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In eighteenth-century France, the ability to lose oneself in a character or scene marked both great artists and ideal spectators. Yet it was thought this same passionate enthusiasm, if taken to unreasonable extremes, could also lead to sexual deviance, mental illness—even death. Women and artists were seen as especially susceptible to these negative consequences of creative enthusiasm, and women artists, doubly so. Mary D. Sheriff uses these very different visions of enthusiasm to explore the complex interrelationships among creativity, sexuality, the body and the mind in eighteenth-century France. Drawing on evidence from the visual arts, literature, philosophy, and medicine, she portrays the deviance ascribed to both inspired men and women. But while various mythologies worked to normalize deviance in male artists, women had no justification for their deviance. For instance, the mythical sculptor Pygmalion was cured of an abnormal love for his statue through the making of art. He became a model for creative artists, living happily with his statue come to life. No happy endings, though, were imagined for such inspired women writers as Sappho and Heloise, who burned with erotomania their art could not quench. Even so, Sheriff demonstrates, the perceived connections among sexuality, creativity, and disease also opened artistic opportunities for creative women took full advantage of them. Brilliantly reassessing the links between sexuality and creativity, artistic genius and madness, passion and reason, Moved by Love will profoundly reshape our view of eighteenth- century French culture.

Art Without Borders


Author : Ben-Ami Scharfstein
language : en
Publisher: University of Chicago Press
Release Date : 2009-08-01

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People all over the world make art and take pleasure in it, and they have done so for millennia. But acknowledging that art is a universal part of human experience leads us to some big questions: Why does it exist? Why do we enjoy it? And how do the world’s different art traditions relate to art and to each other? Art Without Borders is an extraordinary exploration of those questions, a profound and personal meditation on the human hunger for art and a dazzling synthesis of the whole range of inquiry into its significance. Esteemed thinker Ben-Ami Scharfstein’s encyclopedic erudition is here brought to bear on the full breadth of the world of art. He draws on neuroscience and psychology to understand the way we both perceive and conceive of art, including its resistance to verbal exposition. Through examples of work by Indian, Chinese, European, African, and Australianartists, Art Without Borders probes the distinction between accepting a tradition and defying it through innovation, which leads to a consideration of the notion of artistic genius. Continuing in this comparative vein, Scharfstein examines the mutual influence of European and non-European artists. Then, through a comprehensive evaluation of the world’s major art cultures, he shows how all of these individual traditions are gradually, but haltingly, conjoining into a single current of universal art. Finally, he concludes by looking at the ways empathy and intuition can allow members of one culture to appreciate the art of another. Lucid, learned, and incomparably rich in thought and detail, Art Without Borders is a monumental accomplishment, on par with the artistic achievements Scharfstein writes about so lovingly in its pages.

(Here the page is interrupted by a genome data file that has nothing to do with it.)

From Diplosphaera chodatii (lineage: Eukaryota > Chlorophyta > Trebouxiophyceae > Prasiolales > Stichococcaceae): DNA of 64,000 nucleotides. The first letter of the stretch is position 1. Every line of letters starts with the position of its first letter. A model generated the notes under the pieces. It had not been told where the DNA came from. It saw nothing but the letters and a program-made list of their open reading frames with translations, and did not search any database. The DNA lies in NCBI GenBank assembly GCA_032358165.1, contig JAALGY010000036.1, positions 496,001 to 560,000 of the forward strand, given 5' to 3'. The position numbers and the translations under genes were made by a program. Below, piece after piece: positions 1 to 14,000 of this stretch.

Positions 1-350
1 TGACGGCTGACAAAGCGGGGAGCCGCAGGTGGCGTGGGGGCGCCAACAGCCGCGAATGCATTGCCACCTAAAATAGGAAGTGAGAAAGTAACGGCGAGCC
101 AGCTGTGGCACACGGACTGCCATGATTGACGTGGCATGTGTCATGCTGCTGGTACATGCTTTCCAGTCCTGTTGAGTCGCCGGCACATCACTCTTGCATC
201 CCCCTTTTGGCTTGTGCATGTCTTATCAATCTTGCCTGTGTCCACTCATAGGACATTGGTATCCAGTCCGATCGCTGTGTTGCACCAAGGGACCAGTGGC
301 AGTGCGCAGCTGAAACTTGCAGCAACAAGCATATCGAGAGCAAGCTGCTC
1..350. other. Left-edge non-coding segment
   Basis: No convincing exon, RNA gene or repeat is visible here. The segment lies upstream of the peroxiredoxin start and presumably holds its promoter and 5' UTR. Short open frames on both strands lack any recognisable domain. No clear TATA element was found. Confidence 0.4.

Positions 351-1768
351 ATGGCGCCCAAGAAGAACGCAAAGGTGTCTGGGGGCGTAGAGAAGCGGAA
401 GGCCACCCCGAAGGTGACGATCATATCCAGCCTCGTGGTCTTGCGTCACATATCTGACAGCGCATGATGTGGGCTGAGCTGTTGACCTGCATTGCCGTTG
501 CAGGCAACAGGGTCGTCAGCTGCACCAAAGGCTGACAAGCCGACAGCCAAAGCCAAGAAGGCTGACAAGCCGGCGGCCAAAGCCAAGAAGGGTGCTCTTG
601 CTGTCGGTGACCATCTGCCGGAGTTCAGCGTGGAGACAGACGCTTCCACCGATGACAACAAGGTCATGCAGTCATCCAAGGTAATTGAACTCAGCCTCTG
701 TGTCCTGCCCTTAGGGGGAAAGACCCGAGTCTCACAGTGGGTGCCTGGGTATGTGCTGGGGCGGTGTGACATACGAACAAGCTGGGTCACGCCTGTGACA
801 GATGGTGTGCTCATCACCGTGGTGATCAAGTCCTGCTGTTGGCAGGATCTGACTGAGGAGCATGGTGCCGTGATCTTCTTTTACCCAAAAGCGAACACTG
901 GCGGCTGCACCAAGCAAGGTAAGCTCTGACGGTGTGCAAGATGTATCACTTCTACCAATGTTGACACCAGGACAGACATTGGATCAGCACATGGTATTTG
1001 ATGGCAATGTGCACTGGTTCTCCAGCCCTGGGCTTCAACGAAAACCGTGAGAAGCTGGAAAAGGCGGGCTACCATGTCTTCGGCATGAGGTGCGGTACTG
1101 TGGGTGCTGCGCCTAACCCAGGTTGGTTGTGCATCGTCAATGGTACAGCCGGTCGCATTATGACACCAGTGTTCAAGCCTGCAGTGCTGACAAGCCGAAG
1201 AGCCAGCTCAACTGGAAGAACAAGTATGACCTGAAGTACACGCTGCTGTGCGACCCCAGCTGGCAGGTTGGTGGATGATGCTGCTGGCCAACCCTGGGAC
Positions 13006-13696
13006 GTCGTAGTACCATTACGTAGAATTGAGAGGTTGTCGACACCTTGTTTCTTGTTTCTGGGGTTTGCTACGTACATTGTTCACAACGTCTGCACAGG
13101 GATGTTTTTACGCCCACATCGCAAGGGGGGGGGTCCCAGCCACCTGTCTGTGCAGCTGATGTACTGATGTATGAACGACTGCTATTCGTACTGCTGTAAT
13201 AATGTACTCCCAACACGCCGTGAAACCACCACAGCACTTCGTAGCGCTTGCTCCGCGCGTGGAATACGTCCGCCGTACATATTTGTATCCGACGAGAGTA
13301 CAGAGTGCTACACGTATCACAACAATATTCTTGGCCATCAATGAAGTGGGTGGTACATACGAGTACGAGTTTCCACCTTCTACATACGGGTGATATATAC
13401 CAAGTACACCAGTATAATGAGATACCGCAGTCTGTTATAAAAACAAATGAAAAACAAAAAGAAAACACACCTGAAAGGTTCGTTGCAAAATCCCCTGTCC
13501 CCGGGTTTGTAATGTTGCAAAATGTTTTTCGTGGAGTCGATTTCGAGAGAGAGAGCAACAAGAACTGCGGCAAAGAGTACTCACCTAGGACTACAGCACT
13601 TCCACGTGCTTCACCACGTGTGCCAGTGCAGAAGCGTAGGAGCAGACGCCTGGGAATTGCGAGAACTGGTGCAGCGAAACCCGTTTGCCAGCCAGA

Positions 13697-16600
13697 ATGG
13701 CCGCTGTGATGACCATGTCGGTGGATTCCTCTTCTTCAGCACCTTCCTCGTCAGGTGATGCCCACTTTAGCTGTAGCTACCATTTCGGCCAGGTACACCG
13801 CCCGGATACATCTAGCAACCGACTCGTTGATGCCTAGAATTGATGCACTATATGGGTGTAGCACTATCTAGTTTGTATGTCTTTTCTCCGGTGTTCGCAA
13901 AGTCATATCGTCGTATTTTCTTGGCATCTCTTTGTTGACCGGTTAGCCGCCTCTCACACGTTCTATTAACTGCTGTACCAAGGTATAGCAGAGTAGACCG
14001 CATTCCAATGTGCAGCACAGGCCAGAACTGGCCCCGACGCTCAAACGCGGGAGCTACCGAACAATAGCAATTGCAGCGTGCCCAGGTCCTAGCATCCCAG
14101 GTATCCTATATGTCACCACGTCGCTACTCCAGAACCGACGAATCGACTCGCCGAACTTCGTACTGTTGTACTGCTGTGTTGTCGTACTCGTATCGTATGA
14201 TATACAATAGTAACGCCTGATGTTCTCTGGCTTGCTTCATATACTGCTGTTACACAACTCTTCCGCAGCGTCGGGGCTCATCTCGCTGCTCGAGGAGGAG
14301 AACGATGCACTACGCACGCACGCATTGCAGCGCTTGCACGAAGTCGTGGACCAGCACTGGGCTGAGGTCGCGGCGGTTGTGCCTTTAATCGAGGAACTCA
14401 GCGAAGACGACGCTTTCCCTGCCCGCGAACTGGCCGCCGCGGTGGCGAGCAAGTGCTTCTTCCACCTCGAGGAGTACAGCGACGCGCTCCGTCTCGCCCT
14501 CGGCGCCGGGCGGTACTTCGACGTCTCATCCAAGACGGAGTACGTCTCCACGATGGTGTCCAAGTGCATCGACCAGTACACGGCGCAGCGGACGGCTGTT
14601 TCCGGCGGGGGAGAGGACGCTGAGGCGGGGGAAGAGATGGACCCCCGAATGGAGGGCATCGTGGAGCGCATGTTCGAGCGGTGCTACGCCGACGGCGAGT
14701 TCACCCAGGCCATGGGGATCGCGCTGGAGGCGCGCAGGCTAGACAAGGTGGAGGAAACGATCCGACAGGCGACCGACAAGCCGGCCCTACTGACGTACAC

The Exceptional Woman


Author : Mary D. Sheriff
language : en
Publisher: University of Chicago Press
Release Date : 1997-10-24

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Elisabeth Vigée-Lebrun (1755-1842) was an enormously successful painter, a favorite portraitist of Marie-Antoinette, and one of the few women accepted into the Royal Academy of Painting and Sculpture. In accounts of her role as an artist, she was simultaneously flattered as a charming woman and vilified as monstrously unfeminine. In The Exceptional Woman, Mary D. Sheriff uses Vigée-Lebrun's career to explore the contradictory position of "woman-artist" in the moral, philosophical, professional, and medical debates about women in eighteenth-century France. Paying particular attention to painted and textual self-portraits, Sheriff shows how Vigée-Lebrun's images and memoirs undermined the assumptions about "woman" and the strictures imposed on women. Engaging ancien-régime philosophy, as well as modern feminism, psychoanalysis, literary theory, and art criticism, Sheriff's interpretations of Vigée-Lebrun's paintings challenge us to rethink the work and the world of this controversial woman artist.

The Ottoman Age Of Exploration


Author : Giancarlo Casale
language : en
Publisher: Oxford University Press
Release Date : 2010-02-25

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In 1517, the Ottoman Sultan Selim "the Grim" conquered Egypt and brought his empire for the first time in history into direct contact with the trading world of the Indian Ocean. During the decades that followed, the Ottomans became progressively more engaged in the affairs of this vast and previously unfamiliar region, eventually to the point of launching a systematic ideological, military and commercial challenge to the Portuguese Empire, their main rival for control of the lucrative trade routes of maritime Asia. The Ottoman Age of Exploration is the first comprehensive historical account of this century-long struggle for global dominance, a struggle that raged from the shores of the Mediterranean to the Straits of Malacca, and from the interior of Africa to the steppes of Central Asia. Based on extensive research in the archives of Turkey and Portugal, as well as materials written on three continents and in a half dozen languages, it presents an unprecedented picture of the global reach of the Ottoman state during the sixteenth century. It does so through a dramatic recounting of the lives of sultans and viziers, spies, corsairs, soldiers-of-fortune, and women from the imperial harem. Challenging traditional narratives of Western dominance, it argues that the Ottomans were not only active participants in the Age of Exploration, but ultimately bested the Portuguese in the game of global politics by using sea power, dynastic prestige, and commercial savoir faire to create their own imperial dominion throughout the Indian Ocean.